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Chain of custody errors could affect your criminal charges

On Behalf of | Feb 13, 2024 | Uncategorized

When the police obtain evidence that will be presented in court, they are responsible for maintaining strict chronological documentation of who has handled the evidence from when it was collected to its presentation. This is known as the chain of custody.

Lapses or mistakes in this chain of custody can compromise the integrity and admissibility of the evidence, potentially undermining the case built upon it. Errors may occur at various stages of evidence handling, from its collection at the crime scene to storage in police facilities and laboratories. Some common examples include:

  • Failure to properly label the evidence
  • Losing or misplacing the evidence
  • Mixing up or switching the evidence with another case
  • Damaging or altering the evidence
  • Failure to keep track of who had access to the evidence
  • Improper storage leading to contamination or tampering, among others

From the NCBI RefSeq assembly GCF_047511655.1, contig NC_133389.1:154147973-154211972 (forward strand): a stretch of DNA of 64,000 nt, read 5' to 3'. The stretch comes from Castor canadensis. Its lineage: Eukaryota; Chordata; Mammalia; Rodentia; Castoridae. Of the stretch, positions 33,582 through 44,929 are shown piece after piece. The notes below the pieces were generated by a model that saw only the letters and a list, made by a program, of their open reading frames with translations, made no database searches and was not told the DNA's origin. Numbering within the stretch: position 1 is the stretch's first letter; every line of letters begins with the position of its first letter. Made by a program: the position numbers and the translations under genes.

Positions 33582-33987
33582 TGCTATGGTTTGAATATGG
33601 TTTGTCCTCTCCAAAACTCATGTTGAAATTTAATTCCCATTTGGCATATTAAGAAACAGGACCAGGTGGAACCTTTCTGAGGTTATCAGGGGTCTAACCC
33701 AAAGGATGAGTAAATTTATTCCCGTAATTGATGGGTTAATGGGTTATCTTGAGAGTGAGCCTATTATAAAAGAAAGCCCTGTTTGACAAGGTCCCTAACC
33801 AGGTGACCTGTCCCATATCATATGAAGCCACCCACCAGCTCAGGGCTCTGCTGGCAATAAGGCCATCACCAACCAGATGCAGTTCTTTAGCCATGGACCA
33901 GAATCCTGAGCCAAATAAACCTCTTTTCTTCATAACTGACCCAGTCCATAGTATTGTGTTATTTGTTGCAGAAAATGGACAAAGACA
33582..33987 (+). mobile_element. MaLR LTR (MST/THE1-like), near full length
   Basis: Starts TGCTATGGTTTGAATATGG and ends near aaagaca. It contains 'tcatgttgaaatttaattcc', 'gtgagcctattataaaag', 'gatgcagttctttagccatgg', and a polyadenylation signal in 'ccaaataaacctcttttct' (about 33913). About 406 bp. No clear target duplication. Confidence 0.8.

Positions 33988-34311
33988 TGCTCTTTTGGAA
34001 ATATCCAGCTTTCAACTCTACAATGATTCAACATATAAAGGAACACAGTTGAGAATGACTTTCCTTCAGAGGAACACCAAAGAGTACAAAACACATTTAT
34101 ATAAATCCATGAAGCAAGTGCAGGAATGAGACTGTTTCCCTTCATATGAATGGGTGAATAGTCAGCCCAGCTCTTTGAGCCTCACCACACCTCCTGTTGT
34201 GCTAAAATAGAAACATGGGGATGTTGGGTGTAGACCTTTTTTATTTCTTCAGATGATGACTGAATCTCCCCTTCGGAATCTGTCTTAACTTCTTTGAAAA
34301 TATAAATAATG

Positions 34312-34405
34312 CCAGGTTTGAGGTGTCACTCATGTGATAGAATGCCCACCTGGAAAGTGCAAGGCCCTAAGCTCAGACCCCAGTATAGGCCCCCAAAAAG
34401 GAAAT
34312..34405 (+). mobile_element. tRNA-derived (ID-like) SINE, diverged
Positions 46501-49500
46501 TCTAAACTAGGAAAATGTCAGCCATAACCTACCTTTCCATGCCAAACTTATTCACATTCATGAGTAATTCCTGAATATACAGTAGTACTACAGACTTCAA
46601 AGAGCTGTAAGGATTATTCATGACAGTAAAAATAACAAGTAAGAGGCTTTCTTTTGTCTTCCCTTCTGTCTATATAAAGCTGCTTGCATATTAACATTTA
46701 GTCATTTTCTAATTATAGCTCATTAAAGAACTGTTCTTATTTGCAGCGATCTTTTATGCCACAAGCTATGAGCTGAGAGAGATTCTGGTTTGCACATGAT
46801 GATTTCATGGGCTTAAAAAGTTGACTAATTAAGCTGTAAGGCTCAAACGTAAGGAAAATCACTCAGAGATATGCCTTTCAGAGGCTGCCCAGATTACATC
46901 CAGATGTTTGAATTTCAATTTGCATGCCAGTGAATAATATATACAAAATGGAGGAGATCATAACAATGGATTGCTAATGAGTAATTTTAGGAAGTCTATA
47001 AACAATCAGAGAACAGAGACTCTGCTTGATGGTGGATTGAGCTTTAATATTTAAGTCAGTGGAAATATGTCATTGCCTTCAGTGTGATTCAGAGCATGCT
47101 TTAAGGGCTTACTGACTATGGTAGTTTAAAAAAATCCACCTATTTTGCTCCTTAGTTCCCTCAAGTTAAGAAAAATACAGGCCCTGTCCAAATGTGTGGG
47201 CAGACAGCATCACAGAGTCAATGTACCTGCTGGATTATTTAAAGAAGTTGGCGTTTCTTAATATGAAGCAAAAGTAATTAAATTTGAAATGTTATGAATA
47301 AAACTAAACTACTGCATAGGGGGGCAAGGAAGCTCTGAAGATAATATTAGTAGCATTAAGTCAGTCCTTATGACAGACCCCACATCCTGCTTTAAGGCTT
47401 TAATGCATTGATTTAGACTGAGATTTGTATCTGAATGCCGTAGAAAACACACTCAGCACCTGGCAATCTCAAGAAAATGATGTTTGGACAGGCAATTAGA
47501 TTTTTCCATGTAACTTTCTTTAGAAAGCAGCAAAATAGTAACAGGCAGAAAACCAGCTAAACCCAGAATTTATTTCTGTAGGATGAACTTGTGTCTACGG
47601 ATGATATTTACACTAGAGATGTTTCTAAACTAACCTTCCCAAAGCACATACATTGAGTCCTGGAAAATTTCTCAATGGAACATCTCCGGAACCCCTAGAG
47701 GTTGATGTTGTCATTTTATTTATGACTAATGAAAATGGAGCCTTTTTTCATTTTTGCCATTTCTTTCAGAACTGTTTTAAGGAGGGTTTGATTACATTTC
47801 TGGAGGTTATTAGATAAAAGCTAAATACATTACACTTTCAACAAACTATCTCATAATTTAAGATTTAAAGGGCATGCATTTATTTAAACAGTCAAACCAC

If these or other errors in the chain of custody occur, they can have far-reaching consequences for your criminal charges.

Mishandling could lead to the exclusion of evidence

If you’re facing charges, inconsistencies or errors in the chain of custody can raise doubts about the reliability and authenticity of the prosecution’s evidence against you. You can petition the court to exclude such evidence from your case through a motion to suppress. If successful, the affected evidence will be suppressed or set aside, meaning the prosecution cannot use it during trial.

The exclusion of crucial evidence from the trial could significantly weaken the prosecution’s case. Establishing your guilt beyond a reasonable doubt can be difficult without key evidence, making it more challenging to secure a conviction.

At the end of the day, seeking qualified legal guidance can help to identify potential chain of custody issues, navigate the legal complexities involved in leveraging any errors and work towards achieving the best possible outcome for your case.